I love music.  I like lots of genres–when I say eclectic I don’t mean rap and country; I mean classical baroque, bluegrass, new wave British invasion, blues, most subheadings under rock, R & B, etc.  As is the case with most of my hobbies and interests I love the old stuff, too.  Again, I am not just referring to Mozart, here, because I grew up with him, I mean well before his time, too.  My initial foray into pre-classical music came in the form of a Renaissance Christmas CD my parents purchased.  Not long after that, monks chanting in Gregorian Chant became all the rage!  Then I discovered the hauntingly beautiful music of the Middle East and Crouching Tiger, Hidden Dragon opened the Far East (although, I am still not a big fan of Japanese opera).

Since then, my hobby has continued to expand somewhat haphazardly, aided occasionally by friends, NPR Tiny Desk Concerts and Pandora.  Recently, while looking for resources on a lecture for the Mayan ballgame I stumbled across the group above, SAVAE, short for San Antonio Vocal Arts Ensemble.  I have not, yet, been able to find much information on their methods or expertise, but much of their work has been directed towards historical reconstructions.  All of their early albums feature the music of Conquest-era New Spain and its fusion with Old World and New World instrumentation and language.  (I just got my first two CDs and think they are amazing on an aesthetic level.)  The idea I think offers some really unique possibilities for historians of the era, particularly in the classroom.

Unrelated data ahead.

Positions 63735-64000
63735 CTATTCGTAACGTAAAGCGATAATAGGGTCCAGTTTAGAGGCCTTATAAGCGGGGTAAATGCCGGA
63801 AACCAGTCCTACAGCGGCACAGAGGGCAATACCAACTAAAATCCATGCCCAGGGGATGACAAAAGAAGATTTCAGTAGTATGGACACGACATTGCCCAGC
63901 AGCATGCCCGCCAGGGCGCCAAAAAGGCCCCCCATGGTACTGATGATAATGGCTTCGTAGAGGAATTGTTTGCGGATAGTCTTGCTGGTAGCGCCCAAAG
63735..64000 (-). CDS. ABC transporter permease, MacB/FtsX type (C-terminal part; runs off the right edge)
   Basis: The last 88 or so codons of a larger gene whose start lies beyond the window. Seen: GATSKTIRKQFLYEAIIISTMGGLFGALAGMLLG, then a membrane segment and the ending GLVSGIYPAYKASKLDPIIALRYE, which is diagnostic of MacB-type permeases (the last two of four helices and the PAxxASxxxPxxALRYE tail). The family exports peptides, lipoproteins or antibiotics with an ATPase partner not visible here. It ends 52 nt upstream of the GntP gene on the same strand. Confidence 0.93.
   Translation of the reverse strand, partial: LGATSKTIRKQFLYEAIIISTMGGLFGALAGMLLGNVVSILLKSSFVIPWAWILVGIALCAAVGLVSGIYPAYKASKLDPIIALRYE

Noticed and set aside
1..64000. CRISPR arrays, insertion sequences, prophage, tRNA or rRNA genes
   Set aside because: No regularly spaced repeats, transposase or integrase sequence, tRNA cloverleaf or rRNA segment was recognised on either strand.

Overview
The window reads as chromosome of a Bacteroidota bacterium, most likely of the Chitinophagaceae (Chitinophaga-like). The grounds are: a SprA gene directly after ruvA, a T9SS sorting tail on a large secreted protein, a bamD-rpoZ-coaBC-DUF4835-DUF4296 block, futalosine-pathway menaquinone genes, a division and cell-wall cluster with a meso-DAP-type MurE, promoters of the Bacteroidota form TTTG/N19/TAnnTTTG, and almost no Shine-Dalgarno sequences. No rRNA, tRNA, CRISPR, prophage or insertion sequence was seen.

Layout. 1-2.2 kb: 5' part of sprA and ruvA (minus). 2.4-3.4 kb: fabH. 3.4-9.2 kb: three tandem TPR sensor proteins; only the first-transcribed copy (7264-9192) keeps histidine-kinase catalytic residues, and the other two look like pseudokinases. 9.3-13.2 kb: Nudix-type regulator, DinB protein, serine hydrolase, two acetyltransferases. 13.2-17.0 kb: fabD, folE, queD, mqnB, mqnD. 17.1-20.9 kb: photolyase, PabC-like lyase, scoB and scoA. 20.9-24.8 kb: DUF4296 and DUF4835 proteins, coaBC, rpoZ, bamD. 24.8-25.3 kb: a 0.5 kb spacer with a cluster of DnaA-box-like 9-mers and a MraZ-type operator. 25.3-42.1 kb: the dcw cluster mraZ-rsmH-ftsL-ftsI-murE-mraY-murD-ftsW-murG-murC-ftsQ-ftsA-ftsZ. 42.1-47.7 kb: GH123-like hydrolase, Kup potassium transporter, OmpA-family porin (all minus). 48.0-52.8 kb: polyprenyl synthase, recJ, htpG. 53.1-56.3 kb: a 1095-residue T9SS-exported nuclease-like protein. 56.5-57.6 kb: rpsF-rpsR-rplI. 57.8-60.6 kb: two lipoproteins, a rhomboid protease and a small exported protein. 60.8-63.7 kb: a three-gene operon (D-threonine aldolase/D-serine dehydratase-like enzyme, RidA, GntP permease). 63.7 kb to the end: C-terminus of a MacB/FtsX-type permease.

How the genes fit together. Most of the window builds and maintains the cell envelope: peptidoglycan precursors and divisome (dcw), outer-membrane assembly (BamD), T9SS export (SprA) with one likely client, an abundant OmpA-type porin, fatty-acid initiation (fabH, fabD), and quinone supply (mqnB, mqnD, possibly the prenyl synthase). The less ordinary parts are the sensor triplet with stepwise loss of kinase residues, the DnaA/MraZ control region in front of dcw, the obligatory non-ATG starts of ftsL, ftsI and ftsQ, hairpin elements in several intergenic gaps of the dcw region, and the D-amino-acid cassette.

Students are already drawn to music.  I think a great way to use this in class would be to compare what SAVAE has reconstructed with today’s reggaeton a fusion of West-Indian music, such as reggae, and traditional Latin American rhythms and themes, such as salsa and bomba, with contemporary hip hop and electronica.  The result is a fusion, parts of which sound familiar to those acquainted to with any one of the root genres, but nonetheless strange.  This is frequently the case with SAVAE’s Conquest-era reconstructions.  If I had to describe the sounds, I would say they are something loosely like medieval European chant and the music we purchased in Taos, NM visiting the Pueblos.  But, that doesn’t really do it justice.  It would be a great introduction to the subsequent melding and blending of the two cultures in the wake of the Age of Discovery.

There are samples at the website link at the top of the post–check them out!  In addition, they as a group have continued to evolve (apparently, I am late to the game) and their repertoire has grown accordingly.

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Filed under Experiencing History - Project Based Learning, Music